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Kevin Abstract - ARIZONA BABY Music Album Reviews

The BROCKHAMPTON star’s latest solo album is an often powerful document by a queer artist who has weathered life’s bruises.
In a move inspired by Shia LaBeouf’s bemusing catalog of durational work, Kevin Abstract recently endured 10 hours on a treadmill on a suburban street of his hometown, Corpus Christi, Tex. While running, the BROCKHAMPTON singer and rapper multi-tasked: He took selfies, signed sneakers, posed with a baby, and mumbled along to the chorus of his recent single, the yearning gay love song “Baby Boy.” Abstract vaguely told one fan that the performance was to teach empathy—indeed, you could interpret it as an allegory for the upstream battle to make it out of suburbia for so many kids—but that didn’t save it from feeling like a stunt.

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Samsung Galaxy Tab S4 Review: Hands-on

Price when reviewed
  • From $649
The iPad Pro is the tablet that aims to replace your laptop but it's had very little competition other than Microsoft's Surface Pro. Well Samsung has taken its Android tablet range and updated it to compete with a keyboard case, quad speakers, and DeX software built-in. Here's our hands-on review.

There have been a few Android tablets with keyboards over the years such as the Google Pixel C, Huawei MediaPad M5 Pro and the unusual Lenovo Yoga Book. However, none have really hit the nail on the head.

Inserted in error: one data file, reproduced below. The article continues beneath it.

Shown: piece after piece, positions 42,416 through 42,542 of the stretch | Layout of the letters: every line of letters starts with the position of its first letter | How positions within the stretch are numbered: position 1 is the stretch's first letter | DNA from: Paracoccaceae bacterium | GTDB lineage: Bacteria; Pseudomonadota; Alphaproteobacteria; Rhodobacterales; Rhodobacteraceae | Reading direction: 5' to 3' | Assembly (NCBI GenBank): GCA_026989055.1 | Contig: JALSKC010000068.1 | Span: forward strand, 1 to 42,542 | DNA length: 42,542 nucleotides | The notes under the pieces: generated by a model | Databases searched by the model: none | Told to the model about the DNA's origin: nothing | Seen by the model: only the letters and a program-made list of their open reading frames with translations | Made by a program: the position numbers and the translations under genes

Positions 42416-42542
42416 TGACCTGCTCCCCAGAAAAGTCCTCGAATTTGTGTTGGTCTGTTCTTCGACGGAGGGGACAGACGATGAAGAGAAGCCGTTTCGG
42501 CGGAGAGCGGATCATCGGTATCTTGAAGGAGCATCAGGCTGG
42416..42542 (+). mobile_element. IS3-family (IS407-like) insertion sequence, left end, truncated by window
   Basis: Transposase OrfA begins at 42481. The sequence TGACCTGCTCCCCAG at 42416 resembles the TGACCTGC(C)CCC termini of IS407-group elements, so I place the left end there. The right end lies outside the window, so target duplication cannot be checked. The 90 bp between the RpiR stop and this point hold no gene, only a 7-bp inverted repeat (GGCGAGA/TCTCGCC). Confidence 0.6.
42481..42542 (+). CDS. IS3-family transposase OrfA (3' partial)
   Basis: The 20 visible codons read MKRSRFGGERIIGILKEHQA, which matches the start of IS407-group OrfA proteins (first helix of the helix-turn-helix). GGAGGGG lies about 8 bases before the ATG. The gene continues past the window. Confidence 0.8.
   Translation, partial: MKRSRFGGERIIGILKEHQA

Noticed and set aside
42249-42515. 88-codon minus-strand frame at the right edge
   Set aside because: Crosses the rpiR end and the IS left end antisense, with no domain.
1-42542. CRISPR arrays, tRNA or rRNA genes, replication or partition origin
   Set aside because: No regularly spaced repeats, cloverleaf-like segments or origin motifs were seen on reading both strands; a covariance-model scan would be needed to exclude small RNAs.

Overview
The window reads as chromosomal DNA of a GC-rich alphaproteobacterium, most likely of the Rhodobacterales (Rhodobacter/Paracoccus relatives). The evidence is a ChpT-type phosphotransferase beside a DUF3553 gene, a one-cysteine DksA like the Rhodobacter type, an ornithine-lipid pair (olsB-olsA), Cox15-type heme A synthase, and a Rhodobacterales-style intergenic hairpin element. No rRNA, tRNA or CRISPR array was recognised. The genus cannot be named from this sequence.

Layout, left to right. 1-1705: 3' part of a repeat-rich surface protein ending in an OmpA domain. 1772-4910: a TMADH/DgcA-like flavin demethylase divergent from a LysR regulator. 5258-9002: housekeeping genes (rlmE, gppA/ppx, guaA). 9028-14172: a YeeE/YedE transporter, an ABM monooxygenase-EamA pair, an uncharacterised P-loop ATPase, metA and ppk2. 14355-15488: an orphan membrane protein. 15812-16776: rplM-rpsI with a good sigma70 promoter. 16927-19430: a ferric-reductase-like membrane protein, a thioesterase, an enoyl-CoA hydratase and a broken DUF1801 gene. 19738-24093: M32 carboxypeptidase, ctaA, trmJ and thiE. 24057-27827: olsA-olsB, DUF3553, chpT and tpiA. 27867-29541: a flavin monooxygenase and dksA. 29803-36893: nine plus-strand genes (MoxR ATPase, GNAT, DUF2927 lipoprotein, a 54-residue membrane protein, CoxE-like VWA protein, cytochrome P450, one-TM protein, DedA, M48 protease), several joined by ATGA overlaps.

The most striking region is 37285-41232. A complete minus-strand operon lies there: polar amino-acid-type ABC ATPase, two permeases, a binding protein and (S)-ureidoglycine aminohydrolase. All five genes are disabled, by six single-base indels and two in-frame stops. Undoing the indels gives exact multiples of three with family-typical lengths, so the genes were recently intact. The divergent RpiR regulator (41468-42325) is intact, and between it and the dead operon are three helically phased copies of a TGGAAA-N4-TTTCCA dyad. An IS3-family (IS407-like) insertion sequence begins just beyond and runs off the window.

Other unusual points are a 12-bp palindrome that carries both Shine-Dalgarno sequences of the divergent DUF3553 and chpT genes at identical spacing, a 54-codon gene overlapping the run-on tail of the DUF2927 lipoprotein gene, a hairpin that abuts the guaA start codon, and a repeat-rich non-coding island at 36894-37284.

That's what Samsung is hoping to do with the Galaxy Tab S4 and we've spent some time with it to see if that's true.

PRICE AND AVAILABILITY
In Apple-esque fashion, the Tab S4 is the same price as the previous model. So it starts at £599 in the UK with a higher storage capacity option at £699 – they are Wi-Fi only, with LTE models starting at £649.

In the US, the tablet is priced at $650 of $750.

Like a lot of similar devices, the almost necessary Book Cover Keyboard is £119/$149 and pre-orders will come with one for free. There's also a docking station that's £49.

This is a high-end tablet then so you'll need to shell out a lot of cash for the complete kit. This is still cheaper than a lot of phones and laptops, so maybe it's not so bad if the device can really replace your laptop.

It is cheaper than the equivalent iPad Pro, though, which starts at £619 and the Smart Keyboard is £159. That's £60 more with the same storage capacity.

DESIGN AND BUILD
When it comes to design, the Tab S4 is similar to the Tab S3 from 2017. Samsung has made a few tweaks and improvements, though.

The main change comes at the front where Samsung has managed to shrink the bezels around the screen significantly. So the display is bigger but the overall size of the slate isn't much bigger than before – it's just 1mm thicker, which you won't notice, a little taller and actually not as wide.

Smaller bezels mean that the traditional Samsung physical home button and accompanying touch sensitive buttons are gone. You'll need to rely on the on-screen buttons instead.

The back of the device is once again glass and looks stylish but does mean it's both slippery and gets grubby easily. Samsung has kept the headphone port which is always good to see.
Then there's the keyboard cover which is an optional extra but really this is needed to use the Tab S4 in its fullest. The tablet slots in nice and easy with metal pogo pin connectors meaning you don't need to faff around with Bluetooth.

It acts as a protective case and also has a slot to hold the S Pen stylus (it doesn't slot into the tablet itself like the Note phones).

If this tablet is going to replace your laptop then you'll need to be able to do a lot of typing. Our first impressions are fairly good with minimal mistakes. There are however, some annoyingly small keys such as delete. We're also a bit miffed by a dedicated key for summoning the on-screen keyboard rather than some navigation buttons for home, back and recent apps.